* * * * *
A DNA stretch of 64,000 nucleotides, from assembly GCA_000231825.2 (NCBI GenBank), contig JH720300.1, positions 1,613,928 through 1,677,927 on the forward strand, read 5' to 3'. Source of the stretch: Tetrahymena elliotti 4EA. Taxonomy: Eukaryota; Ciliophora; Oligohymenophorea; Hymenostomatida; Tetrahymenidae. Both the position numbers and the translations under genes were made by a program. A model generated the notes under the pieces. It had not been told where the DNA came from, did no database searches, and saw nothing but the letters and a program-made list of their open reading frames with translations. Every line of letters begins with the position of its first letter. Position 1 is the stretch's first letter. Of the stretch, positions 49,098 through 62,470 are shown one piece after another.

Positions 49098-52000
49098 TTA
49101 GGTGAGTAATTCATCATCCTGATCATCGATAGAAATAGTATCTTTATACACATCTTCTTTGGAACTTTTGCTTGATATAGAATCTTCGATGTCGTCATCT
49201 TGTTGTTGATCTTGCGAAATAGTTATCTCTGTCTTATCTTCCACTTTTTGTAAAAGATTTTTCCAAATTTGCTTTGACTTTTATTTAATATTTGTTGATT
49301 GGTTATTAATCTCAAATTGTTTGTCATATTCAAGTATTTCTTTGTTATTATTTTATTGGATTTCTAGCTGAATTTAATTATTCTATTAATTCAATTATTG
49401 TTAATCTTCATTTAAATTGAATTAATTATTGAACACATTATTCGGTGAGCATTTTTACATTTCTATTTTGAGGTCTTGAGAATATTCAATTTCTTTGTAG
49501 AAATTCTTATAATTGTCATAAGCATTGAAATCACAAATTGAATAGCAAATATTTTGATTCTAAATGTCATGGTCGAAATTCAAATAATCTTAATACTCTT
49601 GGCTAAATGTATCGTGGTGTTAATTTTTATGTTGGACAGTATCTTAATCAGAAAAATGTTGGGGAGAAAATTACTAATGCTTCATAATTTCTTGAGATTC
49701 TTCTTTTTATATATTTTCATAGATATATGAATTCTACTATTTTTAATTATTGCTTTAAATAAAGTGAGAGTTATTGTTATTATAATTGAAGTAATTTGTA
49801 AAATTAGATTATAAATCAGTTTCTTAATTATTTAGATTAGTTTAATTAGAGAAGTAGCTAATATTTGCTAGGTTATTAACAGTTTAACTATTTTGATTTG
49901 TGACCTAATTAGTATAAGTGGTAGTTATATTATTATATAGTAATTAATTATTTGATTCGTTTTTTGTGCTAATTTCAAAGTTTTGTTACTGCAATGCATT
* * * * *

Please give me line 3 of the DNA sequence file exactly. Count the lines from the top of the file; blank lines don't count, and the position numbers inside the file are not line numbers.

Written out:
49098 TTA